Guess what? Costas thinks Natsuo is a criminal, and Natsuo thinks Costas is a thug! Can you imagine what would happen when they realize that they're really both lawmen and have to begrudgingly partner up to take down Madras? Well, it takes a while for the skeptical Costas to accept this, because he tails Natsuo to the one-hour-photo stand and the headquarters of unscrupulous automotive chairman Derek Jarryd (Dennis Holahan). When they finally do work together, the Eastman and the Westerner bungle their way through the investigation until they end up getting one over on Scully both without a warrant and with excessive force. Costas' superior, Lieutenant Ryerson (John Hancock) breaks the act up, orders them off the case and plots to send Natsuo back to his own hardheaded boss. Again, think about the possibilities if these two unlikely friends were to disobey direct orders and retrieve the prototype despite Madras' muscle. Aren't they exciting?
Well, save for a finale which is unexpectedly brutal for a PG movie (to wit: Natsuo doesn't know karate, but he knows ka-razy!), Collision Course is standard procedure for its genre. Even getting past the leaden xenophobia, there are so many clichés on parade (barroom brawling, inebriated bonding, chase-giving cars slamming into fruit carts and flower stands) that Siskel & Ebert could've fueled an entire "They'll Do It Everytime!" episode on just this movie. Costas is a slovenly bachelor for whom Natsuo is like a mail-order Felix Unger. He cuffs the foreigner to the steering wheel to pursue a purse-snatcher, but it's the bound outsmarting the blind. Scully is a God-fearing survivalist wacko who doesn't even graze the heroes despite his arsenal of rocket launchers, automatic rifles and hand grenades. Lewis Teague turns pedestrian on the action scenes, and it's not as if Leno and Morita's banter, written by Robert (The First Power) Resnikoff and Frank D. Namei, tries to compensate with fresh humor.
Morita, who was actually a comedian back when, is at his best when he's most bemused by his inner city surroundings, from the doorbells on front porches to the inequities of the justice system. Leno, meanwhile, may be just a little too low-key to command the screen. Meant to be a fast-talking rogue and ladies' man, his moony (and moon-shaped) face hits the sweet spot between George Clooney and Robert Z'Dar, and there's an unfortunate squeak in his voice that he mistakes for "dramatic." His métier is purely comedic, like when he calms a hysterical woman on a hotel elevator down by screaming, "Shut up, lady! You're not on a game show!" There isn't a solidly-written female in the cast, to be sure, as Leno is counted on to generate chemistry with either Pat Morita or Ernie Hudson (playing Costas' doormat sidekick, Shortcut).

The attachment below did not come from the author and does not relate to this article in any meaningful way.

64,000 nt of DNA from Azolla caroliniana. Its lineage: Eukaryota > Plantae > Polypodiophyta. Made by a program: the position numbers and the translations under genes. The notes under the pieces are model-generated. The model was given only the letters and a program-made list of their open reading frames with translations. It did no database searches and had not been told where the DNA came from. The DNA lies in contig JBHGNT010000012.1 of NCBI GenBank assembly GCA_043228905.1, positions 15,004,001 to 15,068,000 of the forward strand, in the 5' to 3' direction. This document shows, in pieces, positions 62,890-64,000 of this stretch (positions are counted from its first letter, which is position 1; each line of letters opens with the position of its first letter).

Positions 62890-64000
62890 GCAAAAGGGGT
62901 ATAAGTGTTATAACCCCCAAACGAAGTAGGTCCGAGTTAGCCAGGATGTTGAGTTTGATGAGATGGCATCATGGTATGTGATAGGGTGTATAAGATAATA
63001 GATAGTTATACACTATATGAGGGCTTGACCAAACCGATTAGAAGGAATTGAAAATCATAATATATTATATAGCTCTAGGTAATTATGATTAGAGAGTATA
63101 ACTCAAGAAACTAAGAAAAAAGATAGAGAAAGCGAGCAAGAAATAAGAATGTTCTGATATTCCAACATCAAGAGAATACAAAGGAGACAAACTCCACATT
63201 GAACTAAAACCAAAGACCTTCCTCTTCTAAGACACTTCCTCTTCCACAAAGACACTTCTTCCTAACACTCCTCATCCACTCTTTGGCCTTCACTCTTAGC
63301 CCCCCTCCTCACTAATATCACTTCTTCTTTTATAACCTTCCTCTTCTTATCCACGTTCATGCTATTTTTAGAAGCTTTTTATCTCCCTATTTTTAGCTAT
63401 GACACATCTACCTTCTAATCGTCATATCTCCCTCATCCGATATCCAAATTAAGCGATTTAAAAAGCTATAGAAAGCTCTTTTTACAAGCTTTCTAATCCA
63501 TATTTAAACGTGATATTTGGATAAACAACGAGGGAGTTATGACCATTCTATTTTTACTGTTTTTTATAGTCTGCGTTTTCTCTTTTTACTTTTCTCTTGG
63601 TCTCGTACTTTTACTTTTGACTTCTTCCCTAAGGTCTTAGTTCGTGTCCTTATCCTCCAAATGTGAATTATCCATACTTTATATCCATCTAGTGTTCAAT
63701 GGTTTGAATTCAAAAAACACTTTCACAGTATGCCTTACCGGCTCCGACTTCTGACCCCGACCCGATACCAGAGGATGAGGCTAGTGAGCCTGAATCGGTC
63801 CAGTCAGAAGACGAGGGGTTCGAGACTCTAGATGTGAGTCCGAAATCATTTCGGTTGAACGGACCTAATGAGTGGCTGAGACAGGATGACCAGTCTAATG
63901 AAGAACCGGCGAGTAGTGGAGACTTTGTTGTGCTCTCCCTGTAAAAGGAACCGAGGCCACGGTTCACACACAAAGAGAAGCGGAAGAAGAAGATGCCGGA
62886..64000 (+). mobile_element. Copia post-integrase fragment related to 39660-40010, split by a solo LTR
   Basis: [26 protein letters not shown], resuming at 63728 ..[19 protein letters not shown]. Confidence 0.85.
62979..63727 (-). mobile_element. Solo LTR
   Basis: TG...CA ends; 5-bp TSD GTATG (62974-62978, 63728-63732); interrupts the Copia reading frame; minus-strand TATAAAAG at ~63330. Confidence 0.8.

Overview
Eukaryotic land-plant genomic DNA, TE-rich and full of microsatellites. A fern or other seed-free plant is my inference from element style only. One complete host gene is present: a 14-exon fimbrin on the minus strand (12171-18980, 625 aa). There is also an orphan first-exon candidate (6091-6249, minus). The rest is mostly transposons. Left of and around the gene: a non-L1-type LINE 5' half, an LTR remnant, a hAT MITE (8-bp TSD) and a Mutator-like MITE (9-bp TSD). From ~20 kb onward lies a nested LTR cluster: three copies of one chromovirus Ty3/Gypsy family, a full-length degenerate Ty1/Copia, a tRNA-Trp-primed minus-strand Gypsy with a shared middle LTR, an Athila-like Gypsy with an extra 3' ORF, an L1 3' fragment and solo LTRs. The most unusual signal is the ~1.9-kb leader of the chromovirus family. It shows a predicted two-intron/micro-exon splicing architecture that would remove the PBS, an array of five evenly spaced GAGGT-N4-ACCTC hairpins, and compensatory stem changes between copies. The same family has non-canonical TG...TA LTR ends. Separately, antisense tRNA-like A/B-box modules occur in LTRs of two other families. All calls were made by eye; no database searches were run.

And comic moments are to be found, if fleetingly and frustratingly undone by conventional punch lines. The aforementioned brawl involves Natsuo initially being accosted by a group of affluent bowling alley goons (including Mike Starr in a brief role) before Kosnic's disdain for diplomacy causes all hell to break loose. Indeed, given more dialogue here than in Raising Arizona, Cobb is an amusing lunkhead, while Tom (Manhunter) Noonan, who forever looks like a new age healer brainwashed by the Manson Family, puts a wisecracking touch on his perennially psychotic demeanor early on. But Chris Sarandon, saddled with a John Oates ‘stache, is powered entirely on whatever traces of snark he didn't burn as the delightfully cocky bloodsucker from Fright Night, coming across as a mediocre heavy. And the dismally broad material routinely lets down reliable talents like Morita and Hudson.
Collision Course seems like it should be an all-time stinker on the level of Leonard Part 6 or Mac & Me, but it seems as though this film has thoroughly evaporated since 1992. And rightfully so, as it didn't damage Leno's reputation and was shrugged off by Pat Morita for the next couple of Karate Kid sequels. Lewis Teague, however, had only one more mainstream project in him with Navy Seals before sticking to TV for the remainder of his career, kind of like Jay Leno. Despite the efforts on the internet to condense the film to adequate rubbernecking length, Collision Course is hardly Showdown in Little Tokyo let alone Another 48 Hrs.
It is so, how do the Japanese put it, "wasure rare-gachina."